Former general secretary of the National Democratic Coalition (NADECO), Mr. Ayo Opadokun, has said Nigeria is not a creation of the Nigerian people but that of the British colonial empire for their personal political and economic interests at the expense of Nigerians.
He made the statement recently in Yaba, Lagos, during the 70th birthday celebration of Linus Ezeala Okoroji.
He lamented that the ethnic nationalities that make up Nigeria had been living in their territories hundreds of years before the British invaders subdued them with their superior gun power and forced them into cohabitation.
“We never voluntarily came together to say we wanted to be Nigerians. Up till today, Nigerians have not been asked whether they want to belong to Nigeria. What we have today is a forced collaboration by the British colonial powers and when they were leaving, they handed us over to internal local colonisers, who have retained their forced authority on us whether we like it or not,” he said.
He submitted that the only way out of the present socio-economic and political predicament in Nigeria is to restructure the country along regional divide as it was before the military coup in 1966 and allow states or regions to control their resources and develop at their own pace.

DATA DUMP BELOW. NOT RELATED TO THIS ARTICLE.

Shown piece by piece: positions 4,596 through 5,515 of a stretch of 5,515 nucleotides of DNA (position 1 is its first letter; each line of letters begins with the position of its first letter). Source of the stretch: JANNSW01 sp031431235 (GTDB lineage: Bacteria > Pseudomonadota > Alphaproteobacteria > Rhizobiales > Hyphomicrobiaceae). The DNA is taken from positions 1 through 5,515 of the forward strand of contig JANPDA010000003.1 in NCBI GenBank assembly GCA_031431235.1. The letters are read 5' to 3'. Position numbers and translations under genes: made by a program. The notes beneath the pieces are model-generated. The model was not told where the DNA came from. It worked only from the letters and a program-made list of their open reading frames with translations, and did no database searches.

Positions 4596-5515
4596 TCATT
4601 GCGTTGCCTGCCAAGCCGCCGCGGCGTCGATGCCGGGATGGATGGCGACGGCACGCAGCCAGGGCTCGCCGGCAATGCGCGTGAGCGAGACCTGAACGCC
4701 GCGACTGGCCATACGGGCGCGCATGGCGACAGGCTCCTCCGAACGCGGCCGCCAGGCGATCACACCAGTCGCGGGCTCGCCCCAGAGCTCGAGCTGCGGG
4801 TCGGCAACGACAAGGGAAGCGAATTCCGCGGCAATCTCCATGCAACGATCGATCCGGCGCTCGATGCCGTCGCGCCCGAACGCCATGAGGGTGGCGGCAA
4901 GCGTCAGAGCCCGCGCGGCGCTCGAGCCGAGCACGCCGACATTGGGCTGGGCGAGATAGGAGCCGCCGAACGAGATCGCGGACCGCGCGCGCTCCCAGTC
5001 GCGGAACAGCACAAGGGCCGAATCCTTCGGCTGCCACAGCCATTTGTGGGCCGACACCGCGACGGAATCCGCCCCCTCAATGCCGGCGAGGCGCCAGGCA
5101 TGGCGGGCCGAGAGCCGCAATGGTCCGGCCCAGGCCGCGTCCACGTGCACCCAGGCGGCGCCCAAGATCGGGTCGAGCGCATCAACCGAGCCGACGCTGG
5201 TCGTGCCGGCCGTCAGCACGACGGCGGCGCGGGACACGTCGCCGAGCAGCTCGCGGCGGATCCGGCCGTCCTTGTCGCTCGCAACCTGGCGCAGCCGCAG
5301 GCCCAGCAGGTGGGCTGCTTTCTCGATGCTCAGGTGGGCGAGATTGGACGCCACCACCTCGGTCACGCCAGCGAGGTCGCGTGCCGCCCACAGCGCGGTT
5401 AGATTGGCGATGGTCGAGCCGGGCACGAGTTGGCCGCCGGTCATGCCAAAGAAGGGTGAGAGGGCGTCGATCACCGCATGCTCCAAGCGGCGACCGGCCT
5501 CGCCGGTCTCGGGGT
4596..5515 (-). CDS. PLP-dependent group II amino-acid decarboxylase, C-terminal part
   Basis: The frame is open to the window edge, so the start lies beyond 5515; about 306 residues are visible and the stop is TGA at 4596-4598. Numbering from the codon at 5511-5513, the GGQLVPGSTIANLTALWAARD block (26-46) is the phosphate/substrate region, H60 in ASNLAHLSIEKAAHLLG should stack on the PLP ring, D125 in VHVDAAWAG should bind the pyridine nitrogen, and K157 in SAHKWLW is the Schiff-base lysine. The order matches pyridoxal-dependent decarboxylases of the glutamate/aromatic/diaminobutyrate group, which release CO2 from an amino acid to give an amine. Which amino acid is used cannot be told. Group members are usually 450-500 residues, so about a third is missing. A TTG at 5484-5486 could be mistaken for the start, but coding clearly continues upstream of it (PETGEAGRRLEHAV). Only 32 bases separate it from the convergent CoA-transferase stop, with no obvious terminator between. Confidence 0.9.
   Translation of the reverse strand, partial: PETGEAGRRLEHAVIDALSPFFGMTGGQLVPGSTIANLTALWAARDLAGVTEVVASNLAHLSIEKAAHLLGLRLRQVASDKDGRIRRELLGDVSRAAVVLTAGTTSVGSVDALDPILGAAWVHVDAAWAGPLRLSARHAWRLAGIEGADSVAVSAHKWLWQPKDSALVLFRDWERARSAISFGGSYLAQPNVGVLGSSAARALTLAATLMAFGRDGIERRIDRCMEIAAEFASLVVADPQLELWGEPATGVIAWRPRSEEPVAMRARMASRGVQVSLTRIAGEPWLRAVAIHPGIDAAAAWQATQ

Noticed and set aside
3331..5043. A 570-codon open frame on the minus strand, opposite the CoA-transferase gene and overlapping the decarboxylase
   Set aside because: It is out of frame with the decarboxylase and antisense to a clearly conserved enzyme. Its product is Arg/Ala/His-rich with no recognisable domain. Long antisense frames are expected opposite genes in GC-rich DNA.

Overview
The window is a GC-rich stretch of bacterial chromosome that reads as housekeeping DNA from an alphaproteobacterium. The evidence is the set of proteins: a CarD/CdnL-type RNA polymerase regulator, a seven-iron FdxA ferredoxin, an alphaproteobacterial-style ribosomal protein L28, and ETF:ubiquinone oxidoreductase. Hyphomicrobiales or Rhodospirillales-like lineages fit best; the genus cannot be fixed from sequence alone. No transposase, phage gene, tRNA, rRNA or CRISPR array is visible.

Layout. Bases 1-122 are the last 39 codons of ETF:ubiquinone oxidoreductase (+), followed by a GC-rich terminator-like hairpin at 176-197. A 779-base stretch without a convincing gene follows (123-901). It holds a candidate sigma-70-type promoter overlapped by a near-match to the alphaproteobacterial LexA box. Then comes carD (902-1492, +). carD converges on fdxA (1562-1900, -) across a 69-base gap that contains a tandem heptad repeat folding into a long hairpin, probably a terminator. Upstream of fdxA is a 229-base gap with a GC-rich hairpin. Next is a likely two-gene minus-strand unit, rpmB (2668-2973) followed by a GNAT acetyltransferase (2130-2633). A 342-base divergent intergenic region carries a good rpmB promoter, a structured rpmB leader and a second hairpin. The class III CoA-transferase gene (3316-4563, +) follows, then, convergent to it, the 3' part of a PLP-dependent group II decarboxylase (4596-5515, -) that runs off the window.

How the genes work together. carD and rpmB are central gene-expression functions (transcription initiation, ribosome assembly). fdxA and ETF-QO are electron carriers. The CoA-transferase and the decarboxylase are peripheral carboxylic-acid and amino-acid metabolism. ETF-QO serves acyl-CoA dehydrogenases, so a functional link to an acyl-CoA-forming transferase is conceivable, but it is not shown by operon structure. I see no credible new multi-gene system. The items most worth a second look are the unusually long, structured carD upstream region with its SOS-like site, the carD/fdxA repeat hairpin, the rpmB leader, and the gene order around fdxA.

In his opening remarks, Okoroji stated that Nigeria needs to have a befitting constitution in order to give her citizens and nationalities confidence and trust, as well as remove suspicion based on domination.
Speaking on the topic, “Nigeria: True federalism key to unlock her destiny and unleash her potential, the guest lecturer, Dr. Dele Ashiru of the Political Science Department, University of Lagos, traced the country’s problem to its structural foundation. He said the British colonialists up until when independence was achieved had always conceded to the north in the matters that affected the entire Nigeria state.
He argued that for Nigeria to fulfill its destiny and be relevant to the existential conditions of her citizens, it must be renegotiated through a conscious dialogue otherwise known as the sovereign national conference.